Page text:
# GPU GeoClipmaps - One question...

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Im implementing gpu geo clipmaps based on the article here... http://research.microsoft.com/~hoppe/gpugcm.pdf So lets say you have a SQUARE image of the united states (like the one used in most of these articles). My question is, what happens when the geometry of your SQUARE clipmap rings reach the edge of your united states image / 'the edge of the world'? For example, in section 2.3.4 they show a picture of view frustum culling shown from above, which demonstrates exactly what im talking about. Starting at the viewer, you have SQUARE rings that grow larger and larger. HOWEVER at the EDGE of the image, you have a NON SQUARE area. How is the geometry for these NON SQUARE areas handled? A simple solution would be to have the geometry extend out into space, and just consider the height '0', but according to the pictures it looks like the geometry just magically gets cut off. I ask because im trying to adapt gpu geo clipmaps to a 'spherical world', by running SIX individual clipmaps, one for each side of a cube. The trouble is I have no clue how to handle the geometry when a clipmap extends over one of the edges (short of using a lot of 'partial pieces' to fill in the non square areas. a small dynamic vertex buffer perhaps). Thanks for any insight!

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Remember they'll be doing frustum culling on each of the regions shown in figure 2-5.

Of course there will be some part that goes off your terrain area when you get near to the edge. I think the simplest thing for your sphere thing would be to set the heights of the geometry over the edges to be lower than any point on the surface of the sphere.

As long as you draw the clipmaps in near to far order, you'll get Z culling and, if you have backface culling enabled, some triangles won't get that far. You could even get sneaky in your pixel shader and cull fragments that are 'below' the minimum surface height which would cheaply discard any fragments that that you know you won't want to draw.

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I guess my real question is - So you have the 'ring' structure as shown in figure 2-5, you must also have a simple 'square' patch for the finest detail (to go inside the finest ring), but what goes on the OUTSIDE of the coarsest ring? There has to be a THIRD geometric 'structure' (which doesnt seem to be mentioned in ANY of the papers) that goes OUTSIDE the coarsest ring, in order to fill in the remaining non square areas.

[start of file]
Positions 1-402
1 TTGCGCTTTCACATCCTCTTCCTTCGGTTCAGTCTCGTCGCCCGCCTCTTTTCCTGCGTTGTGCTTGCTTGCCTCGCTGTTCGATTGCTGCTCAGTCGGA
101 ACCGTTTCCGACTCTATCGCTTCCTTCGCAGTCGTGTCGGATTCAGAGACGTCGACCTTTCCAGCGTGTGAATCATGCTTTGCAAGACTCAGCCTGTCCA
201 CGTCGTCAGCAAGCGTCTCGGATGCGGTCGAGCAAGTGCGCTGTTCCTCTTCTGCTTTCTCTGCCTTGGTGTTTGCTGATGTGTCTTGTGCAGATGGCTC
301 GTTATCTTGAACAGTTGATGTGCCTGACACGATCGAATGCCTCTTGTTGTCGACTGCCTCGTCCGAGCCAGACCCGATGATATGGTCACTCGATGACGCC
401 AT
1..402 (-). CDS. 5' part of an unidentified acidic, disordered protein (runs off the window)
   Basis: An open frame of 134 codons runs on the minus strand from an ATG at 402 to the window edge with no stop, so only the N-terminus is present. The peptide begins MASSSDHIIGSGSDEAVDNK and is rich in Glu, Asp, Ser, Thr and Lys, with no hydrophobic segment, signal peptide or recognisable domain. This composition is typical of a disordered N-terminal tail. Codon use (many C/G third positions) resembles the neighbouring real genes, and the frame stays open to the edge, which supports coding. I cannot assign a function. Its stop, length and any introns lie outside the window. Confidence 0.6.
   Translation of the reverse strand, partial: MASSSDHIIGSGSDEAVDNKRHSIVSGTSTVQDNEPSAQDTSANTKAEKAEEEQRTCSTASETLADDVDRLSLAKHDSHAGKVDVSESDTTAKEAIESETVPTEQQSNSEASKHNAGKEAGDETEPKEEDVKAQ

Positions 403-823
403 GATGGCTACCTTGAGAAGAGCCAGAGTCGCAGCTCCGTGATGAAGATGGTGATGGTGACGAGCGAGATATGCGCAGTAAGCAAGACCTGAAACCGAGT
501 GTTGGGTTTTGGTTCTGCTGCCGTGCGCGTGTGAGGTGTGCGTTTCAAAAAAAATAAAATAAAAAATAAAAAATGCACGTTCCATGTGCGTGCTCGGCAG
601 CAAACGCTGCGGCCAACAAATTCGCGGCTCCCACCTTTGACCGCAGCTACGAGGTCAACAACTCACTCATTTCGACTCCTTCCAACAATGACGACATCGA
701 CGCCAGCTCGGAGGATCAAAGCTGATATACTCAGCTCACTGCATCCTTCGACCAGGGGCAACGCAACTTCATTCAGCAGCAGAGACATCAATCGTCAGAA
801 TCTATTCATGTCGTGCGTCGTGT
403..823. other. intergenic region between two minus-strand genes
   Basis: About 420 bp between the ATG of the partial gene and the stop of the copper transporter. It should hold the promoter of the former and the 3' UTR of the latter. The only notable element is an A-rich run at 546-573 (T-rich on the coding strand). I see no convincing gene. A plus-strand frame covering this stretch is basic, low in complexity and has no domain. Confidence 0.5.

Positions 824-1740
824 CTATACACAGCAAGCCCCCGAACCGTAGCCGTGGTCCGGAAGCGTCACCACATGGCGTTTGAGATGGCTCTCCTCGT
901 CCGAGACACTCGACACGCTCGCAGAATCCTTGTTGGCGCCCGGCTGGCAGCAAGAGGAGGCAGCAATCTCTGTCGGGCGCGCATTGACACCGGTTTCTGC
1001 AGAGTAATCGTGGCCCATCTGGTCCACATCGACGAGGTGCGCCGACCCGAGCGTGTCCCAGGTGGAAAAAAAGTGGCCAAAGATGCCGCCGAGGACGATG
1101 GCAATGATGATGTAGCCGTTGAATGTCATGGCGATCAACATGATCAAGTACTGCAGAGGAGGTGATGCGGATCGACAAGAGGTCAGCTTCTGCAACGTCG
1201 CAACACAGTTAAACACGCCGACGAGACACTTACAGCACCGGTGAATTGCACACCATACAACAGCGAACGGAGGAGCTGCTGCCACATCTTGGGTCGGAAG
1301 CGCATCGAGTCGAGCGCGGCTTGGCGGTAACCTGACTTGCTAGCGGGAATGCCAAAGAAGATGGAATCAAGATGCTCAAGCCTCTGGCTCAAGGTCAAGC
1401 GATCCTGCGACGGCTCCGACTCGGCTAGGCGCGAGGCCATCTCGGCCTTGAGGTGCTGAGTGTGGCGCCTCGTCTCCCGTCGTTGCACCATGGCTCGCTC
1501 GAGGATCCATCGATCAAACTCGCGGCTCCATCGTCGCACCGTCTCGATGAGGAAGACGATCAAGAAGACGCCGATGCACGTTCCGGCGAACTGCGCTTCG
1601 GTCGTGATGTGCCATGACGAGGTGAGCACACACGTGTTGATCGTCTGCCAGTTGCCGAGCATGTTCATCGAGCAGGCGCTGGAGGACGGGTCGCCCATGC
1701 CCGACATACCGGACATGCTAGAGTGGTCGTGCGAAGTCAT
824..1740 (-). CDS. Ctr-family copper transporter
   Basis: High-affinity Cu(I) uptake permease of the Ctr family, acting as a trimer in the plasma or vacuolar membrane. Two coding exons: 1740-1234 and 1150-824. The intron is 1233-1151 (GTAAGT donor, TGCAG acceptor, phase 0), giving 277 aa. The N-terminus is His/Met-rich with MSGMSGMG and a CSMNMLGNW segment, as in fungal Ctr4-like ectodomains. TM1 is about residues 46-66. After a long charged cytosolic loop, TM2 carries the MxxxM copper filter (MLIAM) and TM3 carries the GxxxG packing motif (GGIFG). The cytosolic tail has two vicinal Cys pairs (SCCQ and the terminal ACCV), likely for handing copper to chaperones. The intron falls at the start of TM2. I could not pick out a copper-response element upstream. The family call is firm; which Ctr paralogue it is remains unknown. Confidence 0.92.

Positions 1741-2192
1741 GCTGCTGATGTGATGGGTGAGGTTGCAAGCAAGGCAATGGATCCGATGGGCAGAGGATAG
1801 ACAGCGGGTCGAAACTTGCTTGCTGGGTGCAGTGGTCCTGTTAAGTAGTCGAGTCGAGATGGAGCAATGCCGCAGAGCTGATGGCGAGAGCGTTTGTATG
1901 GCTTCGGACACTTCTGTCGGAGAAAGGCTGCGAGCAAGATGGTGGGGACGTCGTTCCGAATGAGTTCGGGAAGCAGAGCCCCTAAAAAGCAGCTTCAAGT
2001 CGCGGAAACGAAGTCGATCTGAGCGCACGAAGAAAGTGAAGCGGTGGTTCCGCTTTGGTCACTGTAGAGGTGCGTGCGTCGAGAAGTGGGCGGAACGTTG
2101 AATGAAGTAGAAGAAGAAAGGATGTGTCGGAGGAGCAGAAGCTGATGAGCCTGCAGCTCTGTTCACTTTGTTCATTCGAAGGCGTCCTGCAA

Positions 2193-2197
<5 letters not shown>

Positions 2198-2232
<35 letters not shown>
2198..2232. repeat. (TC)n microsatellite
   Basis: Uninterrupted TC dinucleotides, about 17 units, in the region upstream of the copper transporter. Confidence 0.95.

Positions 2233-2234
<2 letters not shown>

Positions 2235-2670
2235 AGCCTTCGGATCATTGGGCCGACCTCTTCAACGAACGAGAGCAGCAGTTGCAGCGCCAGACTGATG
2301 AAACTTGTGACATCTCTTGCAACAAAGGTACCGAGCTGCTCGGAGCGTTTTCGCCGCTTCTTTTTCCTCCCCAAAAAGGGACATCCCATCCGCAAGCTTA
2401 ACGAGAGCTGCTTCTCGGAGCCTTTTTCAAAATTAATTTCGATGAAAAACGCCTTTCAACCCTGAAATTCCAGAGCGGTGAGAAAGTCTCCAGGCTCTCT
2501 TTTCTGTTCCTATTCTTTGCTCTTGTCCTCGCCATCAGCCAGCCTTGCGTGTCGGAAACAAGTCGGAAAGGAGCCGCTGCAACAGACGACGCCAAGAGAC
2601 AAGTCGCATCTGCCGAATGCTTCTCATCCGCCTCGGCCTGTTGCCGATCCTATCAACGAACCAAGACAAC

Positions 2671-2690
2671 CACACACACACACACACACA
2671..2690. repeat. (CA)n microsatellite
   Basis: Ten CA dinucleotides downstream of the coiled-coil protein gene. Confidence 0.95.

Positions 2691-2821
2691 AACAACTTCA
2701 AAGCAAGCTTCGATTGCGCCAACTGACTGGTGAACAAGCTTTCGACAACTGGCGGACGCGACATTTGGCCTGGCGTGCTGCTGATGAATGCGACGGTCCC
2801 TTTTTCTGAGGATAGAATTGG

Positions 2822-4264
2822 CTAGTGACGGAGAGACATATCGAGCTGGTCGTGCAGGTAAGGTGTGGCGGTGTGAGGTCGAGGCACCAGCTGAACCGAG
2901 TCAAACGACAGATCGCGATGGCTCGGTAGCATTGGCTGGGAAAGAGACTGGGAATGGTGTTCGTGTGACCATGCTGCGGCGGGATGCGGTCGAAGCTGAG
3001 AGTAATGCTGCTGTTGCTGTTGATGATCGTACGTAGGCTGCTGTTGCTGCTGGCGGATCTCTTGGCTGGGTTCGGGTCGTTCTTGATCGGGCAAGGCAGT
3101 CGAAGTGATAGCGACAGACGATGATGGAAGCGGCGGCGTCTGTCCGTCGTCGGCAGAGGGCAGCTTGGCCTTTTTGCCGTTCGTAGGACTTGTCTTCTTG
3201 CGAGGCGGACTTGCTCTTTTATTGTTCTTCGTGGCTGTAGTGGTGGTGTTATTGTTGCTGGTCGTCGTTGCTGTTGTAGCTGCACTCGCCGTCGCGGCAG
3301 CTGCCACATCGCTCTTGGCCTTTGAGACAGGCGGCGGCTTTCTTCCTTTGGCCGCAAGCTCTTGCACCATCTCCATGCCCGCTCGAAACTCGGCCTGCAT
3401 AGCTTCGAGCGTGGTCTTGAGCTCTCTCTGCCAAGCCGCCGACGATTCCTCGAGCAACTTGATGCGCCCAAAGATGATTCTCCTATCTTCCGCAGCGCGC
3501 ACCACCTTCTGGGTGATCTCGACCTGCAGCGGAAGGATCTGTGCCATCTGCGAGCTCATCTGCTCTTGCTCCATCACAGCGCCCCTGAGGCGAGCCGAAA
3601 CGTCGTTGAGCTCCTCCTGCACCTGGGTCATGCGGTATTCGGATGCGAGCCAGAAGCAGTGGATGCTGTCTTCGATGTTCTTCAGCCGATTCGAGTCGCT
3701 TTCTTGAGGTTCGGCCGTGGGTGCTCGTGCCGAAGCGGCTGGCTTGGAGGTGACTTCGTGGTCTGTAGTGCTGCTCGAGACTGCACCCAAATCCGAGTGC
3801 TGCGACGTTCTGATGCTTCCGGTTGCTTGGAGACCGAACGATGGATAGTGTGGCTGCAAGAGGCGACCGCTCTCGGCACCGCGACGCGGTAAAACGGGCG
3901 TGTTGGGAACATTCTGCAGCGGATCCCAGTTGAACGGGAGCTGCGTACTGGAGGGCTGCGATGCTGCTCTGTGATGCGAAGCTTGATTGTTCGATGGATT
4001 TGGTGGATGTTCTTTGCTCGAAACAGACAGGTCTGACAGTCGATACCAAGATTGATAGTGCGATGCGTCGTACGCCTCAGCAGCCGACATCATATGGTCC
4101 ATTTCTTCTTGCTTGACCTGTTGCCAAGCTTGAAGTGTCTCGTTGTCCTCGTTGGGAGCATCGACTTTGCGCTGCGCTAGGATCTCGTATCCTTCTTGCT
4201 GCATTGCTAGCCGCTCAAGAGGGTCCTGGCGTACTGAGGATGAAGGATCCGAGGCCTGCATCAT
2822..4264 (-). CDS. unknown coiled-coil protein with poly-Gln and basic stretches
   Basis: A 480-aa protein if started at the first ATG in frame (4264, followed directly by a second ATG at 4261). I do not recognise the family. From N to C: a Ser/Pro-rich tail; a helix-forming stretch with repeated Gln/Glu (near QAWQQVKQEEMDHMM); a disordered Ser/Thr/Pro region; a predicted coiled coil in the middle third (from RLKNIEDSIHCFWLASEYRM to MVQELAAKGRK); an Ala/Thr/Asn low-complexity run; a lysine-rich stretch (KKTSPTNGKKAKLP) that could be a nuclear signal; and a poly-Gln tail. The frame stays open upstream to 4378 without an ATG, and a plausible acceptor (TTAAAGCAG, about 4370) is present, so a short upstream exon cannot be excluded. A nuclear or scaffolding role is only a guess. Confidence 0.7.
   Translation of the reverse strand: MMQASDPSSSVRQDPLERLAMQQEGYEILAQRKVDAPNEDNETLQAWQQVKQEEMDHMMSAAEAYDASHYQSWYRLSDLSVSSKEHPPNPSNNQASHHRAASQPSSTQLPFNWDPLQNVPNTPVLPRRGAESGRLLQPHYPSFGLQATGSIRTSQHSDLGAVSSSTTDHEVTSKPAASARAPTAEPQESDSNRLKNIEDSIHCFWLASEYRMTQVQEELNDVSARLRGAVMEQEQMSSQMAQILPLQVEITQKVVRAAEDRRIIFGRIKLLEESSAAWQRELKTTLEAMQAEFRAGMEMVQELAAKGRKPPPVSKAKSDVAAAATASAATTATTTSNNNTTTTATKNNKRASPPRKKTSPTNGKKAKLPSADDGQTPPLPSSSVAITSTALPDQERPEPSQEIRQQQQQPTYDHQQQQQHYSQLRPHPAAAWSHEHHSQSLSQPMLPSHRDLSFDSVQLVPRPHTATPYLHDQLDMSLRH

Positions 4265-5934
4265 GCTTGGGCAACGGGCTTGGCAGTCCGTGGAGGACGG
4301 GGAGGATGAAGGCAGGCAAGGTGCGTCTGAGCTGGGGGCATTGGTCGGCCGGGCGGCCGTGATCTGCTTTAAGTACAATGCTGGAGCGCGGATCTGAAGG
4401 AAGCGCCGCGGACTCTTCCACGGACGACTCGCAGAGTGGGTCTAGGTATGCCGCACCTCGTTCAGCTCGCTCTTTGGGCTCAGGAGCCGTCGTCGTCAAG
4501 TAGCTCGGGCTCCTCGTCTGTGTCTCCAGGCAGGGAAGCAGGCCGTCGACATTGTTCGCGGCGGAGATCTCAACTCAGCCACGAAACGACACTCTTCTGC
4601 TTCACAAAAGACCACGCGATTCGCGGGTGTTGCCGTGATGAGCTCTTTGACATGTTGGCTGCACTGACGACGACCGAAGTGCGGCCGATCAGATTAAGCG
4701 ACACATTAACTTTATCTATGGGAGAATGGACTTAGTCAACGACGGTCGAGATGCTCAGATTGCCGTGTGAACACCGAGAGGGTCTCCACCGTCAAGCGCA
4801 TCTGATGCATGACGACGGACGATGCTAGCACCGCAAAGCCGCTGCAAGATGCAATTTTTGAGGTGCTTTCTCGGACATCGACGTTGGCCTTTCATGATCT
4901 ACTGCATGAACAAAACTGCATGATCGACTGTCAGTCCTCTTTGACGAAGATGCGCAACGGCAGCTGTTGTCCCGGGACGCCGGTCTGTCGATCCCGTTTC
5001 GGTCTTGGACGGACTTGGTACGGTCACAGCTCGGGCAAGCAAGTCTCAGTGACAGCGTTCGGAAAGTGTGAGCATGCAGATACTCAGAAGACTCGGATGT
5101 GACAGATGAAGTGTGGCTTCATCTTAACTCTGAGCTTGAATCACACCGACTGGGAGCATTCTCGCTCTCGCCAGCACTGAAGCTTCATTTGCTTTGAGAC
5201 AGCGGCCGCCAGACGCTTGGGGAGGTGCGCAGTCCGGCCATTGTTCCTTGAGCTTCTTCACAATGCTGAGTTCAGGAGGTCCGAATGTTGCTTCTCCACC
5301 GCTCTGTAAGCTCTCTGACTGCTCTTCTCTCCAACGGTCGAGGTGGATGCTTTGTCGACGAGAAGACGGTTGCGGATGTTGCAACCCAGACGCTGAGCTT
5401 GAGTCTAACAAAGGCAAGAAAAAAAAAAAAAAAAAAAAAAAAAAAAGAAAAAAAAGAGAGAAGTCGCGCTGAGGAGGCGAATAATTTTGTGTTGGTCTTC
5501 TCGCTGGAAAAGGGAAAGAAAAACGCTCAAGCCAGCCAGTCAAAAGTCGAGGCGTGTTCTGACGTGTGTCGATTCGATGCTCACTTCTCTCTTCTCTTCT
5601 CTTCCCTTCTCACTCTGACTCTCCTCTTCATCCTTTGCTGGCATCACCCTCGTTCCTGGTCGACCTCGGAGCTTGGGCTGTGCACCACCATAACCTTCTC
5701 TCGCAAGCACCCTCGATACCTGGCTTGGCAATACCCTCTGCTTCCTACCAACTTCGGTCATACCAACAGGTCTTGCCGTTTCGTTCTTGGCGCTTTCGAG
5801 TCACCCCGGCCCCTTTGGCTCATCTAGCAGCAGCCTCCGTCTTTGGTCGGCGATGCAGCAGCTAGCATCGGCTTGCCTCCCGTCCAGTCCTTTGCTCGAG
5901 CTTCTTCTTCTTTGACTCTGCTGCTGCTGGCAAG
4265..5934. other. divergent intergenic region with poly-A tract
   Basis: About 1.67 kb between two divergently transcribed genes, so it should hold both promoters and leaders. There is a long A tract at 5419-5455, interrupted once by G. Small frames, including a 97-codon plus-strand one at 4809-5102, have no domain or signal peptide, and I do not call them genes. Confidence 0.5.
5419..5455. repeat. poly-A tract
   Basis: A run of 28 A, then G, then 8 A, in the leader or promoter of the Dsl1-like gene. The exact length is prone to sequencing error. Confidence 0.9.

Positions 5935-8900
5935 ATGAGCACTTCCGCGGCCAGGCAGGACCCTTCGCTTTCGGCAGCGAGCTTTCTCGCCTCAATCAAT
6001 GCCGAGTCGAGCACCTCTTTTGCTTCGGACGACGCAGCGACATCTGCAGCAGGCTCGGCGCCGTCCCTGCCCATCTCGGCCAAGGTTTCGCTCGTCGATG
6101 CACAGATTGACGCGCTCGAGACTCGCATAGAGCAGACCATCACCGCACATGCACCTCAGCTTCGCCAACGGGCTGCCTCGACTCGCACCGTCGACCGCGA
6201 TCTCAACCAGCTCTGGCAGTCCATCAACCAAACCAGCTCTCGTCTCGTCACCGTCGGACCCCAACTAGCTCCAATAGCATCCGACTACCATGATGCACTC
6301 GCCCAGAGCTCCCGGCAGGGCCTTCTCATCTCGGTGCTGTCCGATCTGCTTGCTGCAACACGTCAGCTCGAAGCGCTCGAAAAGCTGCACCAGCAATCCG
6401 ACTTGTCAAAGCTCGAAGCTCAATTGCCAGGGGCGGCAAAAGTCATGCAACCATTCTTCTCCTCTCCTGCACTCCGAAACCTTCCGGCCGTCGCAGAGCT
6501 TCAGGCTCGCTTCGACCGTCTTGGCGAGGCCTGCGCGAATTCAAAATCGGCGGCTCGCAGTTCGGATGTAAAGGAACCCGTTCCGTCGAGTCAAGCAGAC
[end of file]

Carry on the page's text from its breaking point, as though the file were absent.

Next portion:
This all assumes that the geoclipmap CAN represent the ENTIRE image/dataset (and not just a specific square portion centered around the viewer). Is that assumption wrong? Are clipmaps only supposed to be able to visualize a local area around the viewer, and beyond that is just empty space? In all the videos/pictures it sure loooks like they zoom all the way back, revealing the ENTIRE image/dataset is represented with some form of geometry.

I have a video from the original (non gpu) clipmap article, and in that video they show view frustum culling form above, and once again, the geometry seems to go right the 'end of the world'. It looks like after the 'coarsest ring', they are just filling in the remaining portions of the dataset with square patches...

Can any geoclipmap expert help shed some more light on this topic?

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Hi. The size of the concentric rings in screen-space are roughly the same regardless of your position. This means for instance when far above the terrain the rings occupy more in world-space (coarser geometry). Maybe it becomes clear if you download the demo from the same page and play around? The geometry can extend beyond the terrain dataset but it does not look really good - in a real-world application one would probably perform some clipping when reaching "the end of the world" (for instance in the VS or with custom clip planes).

Maintaining 6 individual clip-planes sounds a bit drastic on the CPU load but maybe I don't really understand your approach. Have you looked at the paper Spherical Clipmaps (http://www.zib.de/clasen/?page_id=6)?

kind regards,